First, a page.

“The only reason not to be at work on the day of a version release is because you’re dead”.

That’s what we said.  Versions were a big deal, it meant we had fixed the bugs and maybe created some new ones.  But as we all know, they really weren’t bugs, they’re features. And when they got fixed we called  it “a features tweak”.

Some humans are the same way. We keeping tweaking our features, and moving up our personal version number.   For me it seems that my version numbers are moving up faster the older I get. I keep discovering different sides to myself that need developing, quickly.

The last few months, I’ve been spending more time trying to get “Zen”. If Zen can be gotten.  OK, trying to achieve Zen. I’ve been reading a lot of texts, and spending my free time on sites like www.thinksimplenow.com and  zenhabits.net.  I’ve spent a lot more time in meditation, try to listen rather than talking (this is a true challenge, but it’s genetic I tell you).

L-rd knows there are days before a major release, I need Zen, to process, think, and then react from a place of peace before I rip somebody’s head off. Technical Writers know the drill, “put it in, no, take it out, no, put it in back in”. Generally this happens five minutes before the release, and generally it’s happens when Testing and the Product Managers are discussing bugs. If they’d only listened the first time I told them that this is how the guide should go together. But hey, I’m just the Technical Writer.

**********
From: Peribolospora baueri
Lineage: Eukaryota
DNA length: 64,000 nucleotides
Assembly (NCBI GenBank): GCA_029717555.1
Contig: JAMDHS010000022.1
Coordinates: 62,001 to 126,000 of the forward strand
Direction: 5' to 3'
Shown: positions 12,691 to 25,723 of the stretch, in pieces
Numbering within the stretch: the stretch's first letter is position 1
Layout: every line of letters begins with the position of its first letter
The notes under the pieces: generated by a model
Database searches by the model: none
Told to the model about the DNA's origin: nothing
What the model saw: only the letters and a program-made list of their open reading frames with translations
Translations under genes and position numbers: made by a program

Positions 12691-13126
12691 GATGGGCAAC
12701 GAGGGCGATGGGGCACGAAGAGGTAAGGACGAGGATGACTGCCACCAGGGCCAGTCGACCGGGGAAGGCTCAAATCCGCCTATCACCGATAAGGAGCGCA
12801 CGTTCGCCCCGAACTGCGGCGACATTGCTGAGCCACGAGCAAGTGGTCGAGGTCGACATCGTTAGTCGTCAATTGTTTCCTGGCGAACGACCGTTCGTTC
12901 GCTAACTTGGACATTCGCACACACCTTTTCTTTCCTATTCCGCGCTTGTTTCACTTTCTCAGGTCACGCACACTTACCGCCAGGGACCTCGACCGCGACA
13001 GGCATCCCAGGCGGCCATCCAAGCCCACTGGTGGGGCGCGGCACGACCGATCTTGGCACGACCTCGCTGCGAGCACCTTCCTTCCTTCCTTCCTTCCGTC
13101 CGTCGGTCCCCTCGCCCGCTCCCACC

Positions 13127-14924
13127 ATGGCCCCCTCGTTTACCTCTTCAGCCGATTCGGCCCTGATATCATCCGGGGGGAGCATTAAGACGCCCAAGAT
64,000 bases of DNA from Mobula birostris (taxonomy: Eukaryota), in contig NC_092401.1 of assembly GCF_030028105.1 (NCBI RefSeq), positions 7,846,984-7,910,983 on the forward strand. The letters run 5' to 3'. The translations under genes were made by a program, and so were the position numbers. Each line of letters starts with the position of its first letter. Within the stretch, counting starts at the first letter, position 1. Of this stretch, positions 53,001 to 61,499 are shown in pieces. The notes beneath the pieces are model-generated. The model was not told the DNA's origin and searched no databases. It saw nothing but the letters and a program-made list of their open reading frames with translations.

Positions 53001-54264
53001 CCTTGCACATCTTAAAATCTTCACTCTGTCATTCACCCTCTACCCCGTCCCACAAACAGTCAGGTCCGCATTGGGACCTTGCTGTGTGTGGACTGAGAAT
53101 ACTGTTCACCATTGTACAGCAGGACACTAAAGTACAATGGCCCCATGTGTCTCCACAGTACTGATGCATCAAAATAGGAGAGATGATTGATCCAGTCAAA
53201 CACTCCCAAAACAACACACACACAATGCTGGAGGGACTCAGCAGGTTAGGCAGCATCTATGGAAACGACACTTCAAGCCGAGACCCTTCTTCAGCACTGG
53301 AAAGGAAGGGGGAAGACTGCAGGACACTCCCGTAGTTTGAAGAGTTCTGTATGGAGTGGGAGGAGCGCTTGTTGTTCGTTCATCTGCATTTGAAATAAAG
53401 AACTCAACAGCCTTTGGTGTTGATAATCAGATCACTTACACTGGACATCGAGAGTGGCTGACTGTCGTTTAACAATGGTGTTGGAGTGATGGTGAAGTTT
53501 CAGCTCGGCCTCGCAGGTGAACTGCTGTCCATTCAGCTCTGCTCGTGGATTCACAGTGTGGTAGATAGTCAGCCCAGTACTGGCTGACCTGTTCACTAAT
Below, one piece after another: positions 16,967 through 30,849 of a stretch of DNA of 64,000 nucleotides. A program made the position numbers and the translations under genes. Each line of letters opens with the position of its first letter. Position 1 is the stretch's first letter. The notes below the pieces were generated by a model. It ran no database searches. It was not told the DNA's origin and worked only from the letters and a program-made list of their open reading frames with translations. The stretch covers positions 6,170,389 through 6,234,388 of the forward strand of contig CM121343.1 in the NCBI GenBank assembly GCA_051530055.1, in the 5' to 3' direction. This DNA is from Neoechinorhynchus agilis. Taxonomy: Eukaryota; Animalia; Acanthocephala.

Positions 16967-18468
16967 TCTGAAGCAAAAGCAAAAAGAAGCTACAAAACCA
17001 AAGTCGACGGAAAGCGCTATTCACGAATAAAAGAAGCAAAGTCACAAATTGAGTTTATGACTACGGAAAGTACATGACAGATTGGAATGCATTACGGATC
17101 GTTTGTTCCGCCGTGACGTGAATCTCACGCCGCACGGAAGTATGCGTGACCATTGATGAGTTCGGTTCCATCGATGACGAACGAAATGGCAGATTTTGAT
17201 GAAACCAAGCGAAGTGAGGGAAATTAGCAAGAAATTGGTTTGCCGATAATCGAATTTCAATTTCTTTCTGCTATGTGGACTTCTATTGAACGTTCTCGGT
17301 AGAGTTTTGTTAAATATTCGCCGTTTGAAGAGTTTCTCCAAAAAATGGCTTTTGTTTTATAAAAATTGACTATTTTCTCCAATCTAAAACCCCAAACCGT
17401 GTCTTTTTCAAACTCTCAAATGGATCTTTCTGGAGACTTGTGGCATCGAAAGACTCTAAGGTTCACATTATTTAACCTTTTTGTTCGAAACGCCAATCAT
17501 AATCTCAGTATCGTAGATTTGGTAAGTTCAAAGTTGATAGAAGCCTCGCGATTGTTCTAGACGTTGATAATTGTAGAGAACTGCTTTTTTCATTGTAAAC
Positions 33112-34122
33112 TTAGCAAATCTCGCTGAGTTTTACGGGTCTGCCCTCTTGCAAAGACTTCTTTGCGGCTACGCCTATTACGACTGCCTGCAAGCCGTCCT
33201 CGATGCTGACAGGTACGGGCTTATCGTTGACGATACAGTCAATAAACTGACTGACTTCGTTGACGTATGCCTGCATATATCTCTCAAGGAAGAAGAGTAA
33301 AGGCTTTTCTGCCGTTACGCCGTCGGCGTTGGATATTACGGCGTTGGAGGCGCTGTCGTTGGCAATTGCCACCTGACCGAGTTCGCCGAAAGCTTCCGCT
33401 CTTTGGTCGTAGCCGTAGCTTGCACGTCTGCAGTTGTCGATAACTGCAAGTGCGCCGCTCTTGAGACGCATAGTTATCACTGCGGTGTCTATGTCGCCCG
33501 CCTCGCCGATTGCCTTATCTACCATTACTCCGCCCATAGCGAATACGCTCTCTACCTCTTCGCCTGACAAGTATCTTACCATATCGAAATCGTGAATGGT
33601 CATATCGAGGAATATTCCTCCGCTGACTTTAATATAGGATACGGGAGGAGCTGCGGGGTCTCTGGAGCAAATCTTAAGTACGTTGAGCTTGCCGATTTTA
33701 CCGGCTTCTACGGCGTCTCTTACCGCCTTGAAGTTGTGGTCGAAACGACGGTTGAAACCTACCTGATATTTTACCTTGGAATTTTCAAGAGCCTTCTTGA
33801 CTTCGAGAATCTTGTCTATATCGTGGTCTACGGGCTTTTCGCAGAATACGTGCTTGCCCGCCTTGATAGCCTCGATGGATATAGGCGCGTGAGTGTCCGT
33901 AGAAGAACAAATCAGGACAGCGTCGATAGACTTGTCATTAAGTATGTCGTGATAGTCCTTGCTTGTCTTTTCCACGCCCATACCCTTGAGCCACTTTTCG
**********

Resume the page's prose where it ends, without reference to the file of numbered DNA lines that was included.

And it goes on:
This is how I’ve spent the last 72 hours, and the funniest thing happened. Where before this brought me angst, I feel none.  I’m not angry, because I’ve had to redo the work I did last year. I’m not frustrated, because they didn’t listen.  It’s fine. I actually have a strange sense of Peace.

It’s OK because this is a lesson in patience and in acceptance.  I’ve finally learnt that even the bad experiences are really a gift.  I kept telling myself that throughout the last year, but I didnt’ feel it. I was saying the Mantra, but not breathing it.

In the beginning, I’d close my eyes, and repeat soham, feeling silly or thinking this is ridiculous. But I kept repeating it, until it finally hit me.  When it does, my head gets light, and I have an understanding. I finally get the bad things or the uncomfortable things are not here to kill me, they’re here to teach me. And when the bad things happen, I am finally ready to say, “welcome friend, what have you to teach me”.

Otherwise it’s like working with Windows 93.

When we connect with the ground of being and also the truth of our experience there is a capacity for joy that is radically different than the happiness we hear about all the time. Rabbi Joanna Katz